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Obama's Tech Stimulus Plan: Health IT, Broadband, and Smart Grid

Steve Lohr has a nice piece in the New York Times ('Technology Gets a Piece of Stimulus,' 26 Jan 2009, p. C1) this morning about the role that technology and innovation will play in the economic recovery (aka stimulus) bill supported by the Obama Administration. In the past, health IT deployment has been approached as an engineering problem: what computers have to be part of which networks exchanging which types of data? This loses sight of the purpose of electronic medical records... more»

With the New US CTO, Why Not a New OCA: Office of Connectivity Advocacy

We need a positive strategy for assuring connectivity. Instead of trying to fix telecom we should be working to take advantage of what we have and build vital, even if mundane applications like telemedicine and broaden our access to information while empowering communities. By realizing the value in our existing infrastructure and encouraging the creativity we can provide immediate benefits to our economy and our safety. We need a "Connectivity Strategy" with a champion... more»

Carriers Are Trying to Take Back Control of the Home Network

With all the focus on neutrality in the provider networks we must not lose sight of what is happening in our own homes. As with some of the efforts to make the networks work better (as measured in the providers' paternalistic) view, their attempt to retake the home is about serving us better by reducing the operators' costs. "Better" is of course in terms of the operator's own measures. It's not quite the same as in 1995 when providers opposed home networks and want to charge us for each machine... more»

Julius Genachowski, FCC, and White Spaces: The Good and Not So Good News

Julius Genachowski, Obama's nominee to head the FCC, is a friend of Fred Wilson. Fred gives ten reasons why he likes the nominee on his blog. Genachowski was a top technology advisor to Obama during his campaign and reportedly advised the campaign on its superb use of the Internet. He is also a supporter of "net neutrality" although the devil is in the details on that issue. Even though the nominee is a lawyer, he has business experience as a VC, as an Internet executive, and as a board member of various Internet companies -- all good reasons to be hopeful about this very important policy post. That's the good news. The bad news from several days ago... more»

Why Government Investment in Broadband Is Justified Now

Bobbie Johnson, technology correspondent for The Guardian, was kind enough to quote me along with Vint Cerf (nice to be in good company) on the importance of building an online economy and an online government. Vint said: "You know how they say opportunity lies on the edge of chaos? Maybe that's going to be true here too." So far our telecommunications infrastructure has largely been privately built and financed. Why should that change now? It's unusual for government to do anything as well as the private sector. more»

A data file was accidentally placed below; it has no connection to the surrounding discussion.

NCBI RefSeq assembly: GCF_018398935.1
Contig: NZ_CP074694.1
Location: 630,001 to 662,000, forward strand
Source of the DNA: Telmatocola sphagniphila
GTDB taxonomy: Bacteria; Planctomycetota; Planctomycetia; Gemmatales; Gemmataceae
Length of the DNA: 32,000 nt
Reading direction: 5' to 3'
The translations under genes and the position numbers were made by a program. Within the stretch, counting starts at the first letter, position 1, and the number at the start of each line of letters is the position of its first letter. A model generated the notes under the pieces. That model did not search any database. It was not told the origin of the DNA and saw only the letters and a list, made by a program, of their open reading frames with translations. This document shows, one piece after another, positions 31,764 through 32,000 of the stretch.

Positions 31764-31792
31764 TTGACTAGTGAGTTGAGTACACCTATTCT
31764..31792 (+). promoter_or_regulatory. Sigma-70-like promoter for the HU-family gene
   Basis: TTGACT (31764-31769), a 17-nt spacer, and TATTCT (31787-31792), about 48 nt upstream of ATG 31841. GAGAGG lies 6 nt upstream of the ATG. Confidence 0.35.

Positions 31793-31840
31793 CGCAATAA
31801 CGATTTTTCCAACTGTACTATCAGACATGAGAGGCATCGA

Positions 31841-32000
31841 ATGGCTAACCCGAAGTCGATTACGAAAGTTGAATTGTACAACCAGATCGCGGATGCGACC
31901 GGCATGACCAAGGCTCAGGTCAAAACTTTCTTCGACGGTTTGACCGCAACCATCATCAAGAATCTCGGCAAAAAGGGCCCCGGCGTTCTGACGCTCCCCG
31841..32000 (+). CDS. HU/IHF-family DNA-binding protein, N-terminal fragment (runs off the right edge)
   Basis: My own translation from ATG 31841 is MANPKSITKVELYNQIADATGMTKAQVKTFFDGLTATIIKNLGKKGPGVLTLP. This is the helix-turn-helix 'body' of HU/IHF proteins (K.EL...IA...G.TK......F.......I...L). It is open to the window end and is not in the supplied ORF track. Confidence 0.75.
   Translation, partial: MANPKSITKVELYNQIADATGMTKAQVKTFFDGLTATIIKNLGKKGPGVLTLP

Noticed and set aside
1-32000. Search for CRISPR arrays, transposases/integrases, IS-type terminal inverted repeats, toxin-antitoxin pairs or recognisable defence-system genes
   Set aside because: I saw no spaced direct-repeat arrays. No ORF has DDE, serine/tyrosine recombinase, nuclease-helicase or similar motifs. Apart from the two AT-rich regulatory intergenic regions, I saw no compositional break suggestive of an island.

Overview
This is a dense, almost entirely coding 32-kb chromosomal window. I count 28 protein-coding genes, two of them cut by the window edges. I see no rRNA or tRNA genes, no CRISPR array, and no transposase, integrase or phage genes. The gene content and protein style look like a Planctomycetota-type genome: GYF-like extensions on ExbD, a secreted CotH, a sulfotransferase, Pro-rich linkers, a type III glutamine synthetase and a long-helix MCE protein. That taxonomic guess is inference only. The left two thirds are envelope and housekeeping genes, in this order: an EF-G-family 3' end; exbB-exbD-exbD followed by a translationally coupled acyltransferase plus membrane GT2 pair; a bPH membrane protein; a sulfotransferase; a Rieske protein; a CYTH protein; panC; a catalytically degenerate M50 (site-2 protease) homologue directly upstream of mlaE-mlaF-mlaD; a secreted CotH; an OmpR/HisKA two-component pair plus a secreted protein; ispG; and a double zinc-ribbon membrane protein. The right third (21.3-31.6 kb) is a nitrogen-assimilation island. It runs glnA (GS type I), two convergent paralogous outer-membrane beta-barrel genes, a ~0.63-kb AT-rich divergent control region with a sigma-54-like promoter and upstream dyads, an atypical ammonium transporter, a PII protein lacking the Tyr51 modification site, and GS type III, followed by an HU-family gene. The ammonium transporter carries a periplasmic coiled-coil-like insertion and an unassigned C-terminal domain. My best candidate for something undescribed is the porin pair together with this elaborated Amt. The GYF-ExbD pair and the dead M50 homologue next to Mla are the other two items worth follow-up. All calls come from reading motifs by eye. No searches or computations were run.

CircleID's Top 10 Posts of 2008

Here is a list of the most viewed news and blog postings that were featured on CircleID in 2008... Best wishes for 2009 and Happy New Year from all of us here at CircleID. more»

The Meanings of Network Neutrality

Ed Felten has posted a nice taxonomy of the several meanings people take when they use the term Network Neutrality, briefly: End-to-End Design; Nonexclusionary Business Practice; Content Nondiscrimination ... I've been developing a taxonomy of issues that interact with and are bound with Network Neutrality. So far there are six items... more»

Undersea Cable Cuts, Internet Governance, and Lessons Learned

Early this month I attended the 3rd Internet Governance Forum in Hyderabad, India. The overall theme of the 4-day meeting was "Internet for All"... Last Friday, I spent a couple of hours in the morning on email before I got cutoff around 10am. I have 2 DSL lines at home through 2 different ISPs, I tried both lines but they were both down. I thought something wrong happened at the local exchange and decided to turn off my computer and enjoy my weekend. The last thing I could have thought about then was that what happened back in January 2008 was happening again in less than a year! more»

Deja Vu All Over Again: Cables Cut in the Mediterranean

The end of the year is approaching which seems to be a harbinger of Internet disasters. Four years ago (on 24 Dec. 2004), TTNet significantly disrupted Internet traffic by leaking over 100,000 networks that were globally routed for about an hour. Two years ago (on 26 Dec. 2006), large earthquakes hit the Luzon Strait, south of Taiwan, severing several underwater cables and wreaking havoc on communications in the region. Last year there was a small delay. On 30 Jan. 2008, more underwater cables were severed in the Mediterranean, severely disrupting communications in the Middle East, Africa, and the Indian subcontinent. Calamity returned to its customary end-of-year schedule this year, when early today (19 Dec. 2008) several communications cables were severed, affecting traffic in the Middle East and Indian subcontinent. more»

What Could the RIAA's Switch in Strategy Mean?

The Wall Street Journal and others are reporting that the Recording Industry Association of America is adjusting its strategy for combating the massive infringement occasioned by the sharing of music files over the internet. Since 2003, that strategy has been to pursue copyright infringement cases against individual file sharers. The RIAA now says it will focus less on pursuing infringement litigation and more on working with internet service providers to shut down the accounts of individuals suspected of illegally trading files. more»